Global Action Week is a worldwide annual campaign organized by the Global Campaign for Education (GCE) to raise awareness of the importance of Education for All. UNESCO actively supports the campaign by organizing activities in its Headquarters and Field Offices, mobilizing networks and encouraging Ministers of Education and all EFA partners to participate.UNESCO/Gary Masters
- The Roving

Gary Masters -Jamaica

Using the slogan “Rights from the Start! Early Childhood Care and EducationNow!”, Global Action Week 2012 is focusing on the first of the six Education for All (EFA) Goals:

“Expanding and improving comprehensive early childhood care and education, especially for the most vulnerable and disadvantaged children”.

Global Action Week 2012 allows UNESCO to follow up on commitments made at the World Conference on Early Childhood Care and Education (ECCE) (27-29 September 2010, Moscow, Russian Federation) and mobilize stronger political support for the development of ECCE.

To mark Education for All Global Action Week, the Global Campaign for Education is launching a report today that considers early childhood care and education – the focus of the week – from the point of view of human rights.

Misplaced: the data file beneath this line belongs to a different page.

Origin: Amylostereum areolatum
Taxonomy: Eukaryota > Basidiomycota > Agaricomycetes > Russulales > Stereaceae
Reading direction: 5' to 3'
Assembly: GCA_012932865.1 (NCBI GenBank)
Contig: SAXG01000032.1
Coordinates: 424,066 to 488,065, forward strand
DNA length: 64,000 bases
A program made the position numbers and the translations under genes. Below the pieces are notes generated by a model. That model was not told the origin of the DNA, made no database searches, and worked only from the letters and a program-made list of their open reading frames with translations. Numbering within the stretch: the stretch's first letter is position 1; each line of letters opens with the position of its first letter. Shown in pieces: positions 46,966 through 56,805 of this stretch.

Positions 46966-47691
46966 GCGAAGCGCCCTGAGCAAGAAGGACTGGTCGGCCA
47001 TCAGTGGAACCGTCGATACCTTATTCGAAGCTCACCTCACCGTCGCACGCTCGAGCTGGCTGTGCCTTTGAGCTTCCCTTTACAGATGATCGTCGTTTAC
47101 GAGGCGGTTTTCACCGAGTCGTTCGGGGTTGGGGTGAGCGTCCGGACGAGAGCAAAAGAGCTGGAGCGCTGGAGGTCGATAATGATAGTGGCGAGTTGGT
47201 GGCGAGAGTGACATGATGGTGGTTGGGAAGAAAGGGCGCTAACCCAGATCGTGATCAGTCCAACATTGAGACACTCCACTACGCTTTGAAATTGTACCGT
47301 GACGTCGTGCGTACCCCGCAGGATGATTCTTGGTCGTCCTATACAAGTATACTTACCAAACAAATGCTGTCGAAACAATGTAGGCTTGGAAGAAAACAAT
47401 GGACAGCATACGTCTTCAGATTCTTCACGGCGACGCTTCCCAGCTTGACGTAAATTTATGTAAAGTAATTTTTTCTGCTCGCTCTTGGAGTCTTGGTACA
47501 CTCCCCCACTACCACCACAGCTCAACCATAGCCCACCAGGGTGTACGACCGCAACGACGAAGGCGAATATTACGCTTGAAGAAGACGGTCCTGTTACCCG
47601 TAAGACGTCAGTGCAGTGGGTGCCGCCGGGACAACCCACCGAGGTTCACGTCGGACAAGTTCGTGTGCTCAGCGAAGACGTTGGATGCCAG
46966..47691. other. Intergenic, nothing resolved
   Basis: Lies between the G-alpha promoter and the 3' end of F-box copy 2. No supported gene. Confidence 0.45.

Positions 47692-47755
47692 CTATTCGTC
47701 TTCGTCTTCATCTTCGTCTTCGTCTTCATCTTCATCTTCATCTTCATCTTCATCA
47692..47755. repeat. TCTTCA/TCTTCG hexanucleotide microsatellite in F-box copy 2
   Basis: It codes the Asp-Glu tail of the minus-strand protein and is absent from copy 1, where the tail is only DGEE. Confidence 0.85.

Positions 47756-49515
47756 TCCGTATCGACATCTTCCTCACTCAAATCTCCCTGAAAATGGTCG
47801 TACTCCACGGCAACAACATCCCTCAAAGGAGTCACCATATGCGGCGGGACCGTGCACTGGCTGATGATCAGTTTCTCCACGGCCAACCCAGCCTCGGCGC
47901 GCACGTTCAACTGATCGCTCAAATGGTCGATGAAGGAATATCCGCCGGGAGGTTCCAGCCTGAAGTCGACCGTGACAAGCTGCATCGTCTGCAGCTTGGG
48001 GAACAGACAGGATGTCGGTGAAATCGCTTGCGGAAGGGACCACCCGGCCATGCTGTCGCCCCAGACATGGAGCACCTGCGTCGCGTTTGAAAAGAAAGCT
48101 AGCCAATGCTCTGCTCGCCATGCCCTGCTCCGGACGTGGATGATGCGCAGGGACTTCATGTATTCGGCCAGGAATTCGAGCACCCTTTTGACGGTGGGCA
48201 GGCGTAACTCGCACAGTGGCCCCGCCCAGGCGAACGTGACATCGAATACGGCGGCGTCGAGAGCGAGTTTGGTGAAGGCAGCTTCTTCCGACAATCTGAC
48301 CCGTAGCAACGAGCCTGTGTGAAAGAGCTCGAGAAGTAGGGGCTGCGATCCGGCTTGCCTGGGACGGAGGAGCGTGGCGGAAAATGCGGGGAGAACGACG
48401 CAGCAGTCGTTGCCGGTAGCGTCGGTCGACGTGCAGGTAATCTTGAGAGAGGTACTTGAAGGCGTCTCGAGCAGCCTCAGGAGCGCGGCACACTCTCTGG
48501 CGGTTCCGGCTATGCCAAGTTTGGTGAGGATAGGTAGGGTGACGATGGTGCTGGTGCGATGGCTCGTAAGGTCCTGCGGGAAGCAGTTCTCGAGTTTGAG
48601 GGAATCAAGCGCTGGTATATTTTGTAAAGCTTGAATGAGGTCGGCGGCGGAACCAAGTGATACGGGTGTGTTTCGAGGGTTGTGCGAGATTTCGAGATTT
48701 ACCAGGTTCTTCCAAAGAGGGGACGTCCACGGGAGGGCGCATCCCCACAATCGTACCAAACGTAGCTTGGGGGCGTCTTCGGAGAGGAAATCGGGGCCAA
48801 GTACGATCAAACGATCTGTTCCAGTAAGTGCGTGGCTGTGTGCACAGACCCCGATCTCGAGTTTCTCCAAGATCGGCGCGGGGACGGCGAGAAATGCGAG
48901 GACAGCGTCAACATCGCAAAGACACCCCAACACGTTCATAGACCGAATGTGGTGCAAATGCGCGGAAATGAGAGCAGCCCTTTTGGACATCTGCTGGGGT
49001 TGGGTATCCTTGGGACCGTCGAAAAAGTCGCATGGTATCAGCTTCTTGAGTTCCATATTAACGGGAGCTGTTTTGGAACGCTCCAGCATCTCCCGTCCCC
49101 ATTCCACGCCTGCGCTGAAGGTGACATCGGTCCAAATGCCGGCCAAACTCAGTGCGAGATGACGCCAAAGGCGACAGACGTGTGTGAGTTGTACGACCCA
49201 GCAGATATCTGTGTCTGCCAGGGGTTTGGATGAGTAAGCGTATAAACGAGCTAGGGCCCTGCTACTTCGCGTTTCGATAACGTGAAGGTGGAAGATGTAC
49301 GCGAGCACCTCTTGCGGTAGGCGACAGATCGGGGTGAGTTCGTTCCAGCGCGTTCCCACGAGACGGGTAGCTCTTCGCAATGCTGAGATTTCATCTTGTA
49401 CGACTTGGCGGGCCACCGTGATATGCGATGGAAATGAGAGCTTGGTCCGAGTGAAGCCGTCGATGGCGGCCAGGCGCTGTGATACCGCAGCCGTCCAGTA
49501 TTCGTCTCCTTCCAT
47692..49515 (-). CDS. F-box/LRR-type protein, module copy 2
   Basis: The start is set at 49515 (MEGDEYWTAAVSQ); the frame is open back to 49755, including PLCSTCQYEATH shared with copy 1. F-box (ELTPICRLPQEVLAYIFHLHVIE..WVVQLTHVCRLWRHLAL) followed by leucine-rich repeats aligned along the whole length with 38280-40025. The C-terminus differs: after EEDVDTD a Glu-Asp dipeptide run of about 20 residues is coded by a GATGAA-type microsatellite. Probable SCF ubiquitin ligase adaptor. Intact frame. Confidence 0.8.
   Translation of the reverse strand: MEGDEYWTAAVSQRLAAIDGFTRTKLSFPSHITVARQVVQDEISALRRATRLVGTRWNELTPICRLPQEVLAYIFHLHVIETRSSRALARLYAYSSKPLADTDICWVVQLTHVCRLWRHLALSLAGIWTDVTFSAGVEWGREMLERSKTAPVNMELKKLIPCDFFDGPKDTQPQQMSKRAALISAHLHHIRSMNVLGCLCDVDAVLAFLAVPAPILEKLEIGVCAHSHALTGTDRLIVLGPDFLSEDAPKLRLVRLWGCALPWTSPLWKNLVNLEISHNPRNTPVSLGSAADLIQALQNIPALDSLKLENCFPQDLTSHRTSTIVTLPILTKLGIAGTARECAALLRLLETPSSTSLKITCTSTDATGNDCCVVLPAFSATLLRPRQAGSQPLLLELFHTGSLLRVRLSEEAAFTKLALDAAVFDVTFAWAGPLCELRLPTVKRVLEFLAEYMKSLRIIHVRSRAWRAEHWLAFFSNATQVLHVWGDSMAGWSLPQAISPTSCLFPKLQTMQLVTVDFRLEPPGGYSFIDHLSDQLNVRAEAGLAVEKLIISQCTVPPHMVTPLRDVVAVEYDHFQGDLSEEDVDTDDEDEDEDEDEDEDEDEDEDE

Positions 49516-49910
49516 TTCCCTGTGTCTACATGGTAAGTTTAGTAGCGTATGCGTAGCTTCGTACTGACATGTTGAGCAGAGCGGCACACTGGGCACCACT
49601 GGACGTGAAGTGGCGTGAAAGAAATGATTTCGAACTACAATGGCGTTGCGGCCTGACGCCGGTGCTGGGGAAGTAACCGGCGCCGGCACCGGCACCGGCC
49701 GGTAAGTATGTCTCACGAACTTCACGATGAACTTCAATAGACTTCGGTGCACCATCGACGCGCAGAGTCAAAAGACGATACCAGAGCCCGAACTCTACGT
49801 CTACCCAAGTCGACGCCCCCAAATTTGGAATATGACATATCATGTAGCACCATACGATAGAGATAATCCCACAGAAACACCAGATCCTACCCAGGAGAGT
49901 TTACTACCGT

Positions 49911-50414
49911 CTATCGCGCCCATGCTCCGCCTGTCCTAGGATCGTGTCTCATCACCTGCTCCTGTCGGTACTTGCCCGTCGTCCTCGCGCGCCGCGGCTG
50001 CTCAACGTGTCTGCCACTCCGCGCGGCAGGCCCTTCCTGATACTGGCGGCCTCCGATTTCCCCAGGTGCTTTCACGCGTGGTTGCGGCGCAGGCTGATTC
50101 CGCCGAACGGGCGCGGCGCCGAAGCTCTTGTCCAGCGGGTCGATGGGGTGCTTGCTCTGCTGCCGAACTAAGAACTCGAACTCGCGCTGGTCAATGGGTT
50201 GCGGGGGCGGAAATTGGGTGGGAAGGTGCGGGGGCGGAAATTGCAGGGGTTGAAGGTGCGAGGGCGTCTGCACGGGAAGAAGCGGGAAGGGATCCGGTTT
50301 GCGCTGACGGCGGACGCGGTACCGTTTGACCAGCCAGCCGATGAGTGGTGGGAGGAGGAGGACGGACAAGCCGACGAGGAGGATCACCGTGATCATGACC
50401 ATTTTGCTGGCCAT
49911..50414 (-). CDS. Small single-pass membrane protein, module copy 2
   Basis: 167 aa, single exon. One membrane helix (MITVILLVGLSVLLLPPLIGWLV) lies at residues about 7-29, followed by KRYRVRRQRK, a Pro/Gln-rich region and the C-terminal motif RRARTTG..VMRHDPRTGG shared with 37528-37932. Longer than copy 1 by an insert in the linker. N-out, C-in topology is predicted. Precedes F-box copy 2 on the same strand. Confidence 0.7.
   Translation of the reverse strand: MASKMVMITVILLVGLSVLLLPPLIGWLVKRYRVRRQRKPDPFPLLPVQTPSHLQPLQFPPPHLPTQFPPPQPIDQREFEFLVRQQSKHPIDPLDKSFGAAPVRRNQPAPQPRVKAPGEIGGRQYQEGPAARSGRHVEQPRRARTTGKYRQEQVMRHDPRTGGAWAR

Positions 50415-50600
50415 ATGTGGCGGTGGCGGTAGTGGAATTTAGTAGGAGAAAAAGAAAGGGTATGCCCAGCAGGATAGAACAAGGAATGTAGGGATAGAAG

The report, Rights from the start, argues that early childhood care and education is commonly misunderstood as merely a tool to increase human capital and economic development. This can overshadow the right every person has to care and education in their early years – a right that is currently denied to 200 million children. As we point out in the policy paper we released for Global Action Week, most children still do not go to pre-school, and the children who miss out are those who need it the most.

The report from the Global Campaign for Education calls on governments to commit to care and education for all young children, without discrimination, ensuring that teachers are trained and supported and that investment is increased. It also calls on donor governments to honour their commitments to support countries to achieve Education for All.

And from INEE:

To commemorate Global Action Week (22-28 April) podcast moderator Kathryn Herzog spoke with Jack P. Shonkoff, MD, Director of the Center on the Developing Child at Harvard University, and Chloe O’Gara, Program Officer for the Hewlett Foundation’s Global Development and Population Program, about the importance of early childhood care and education and the issues around early learning.

To listen to this podcast, click here.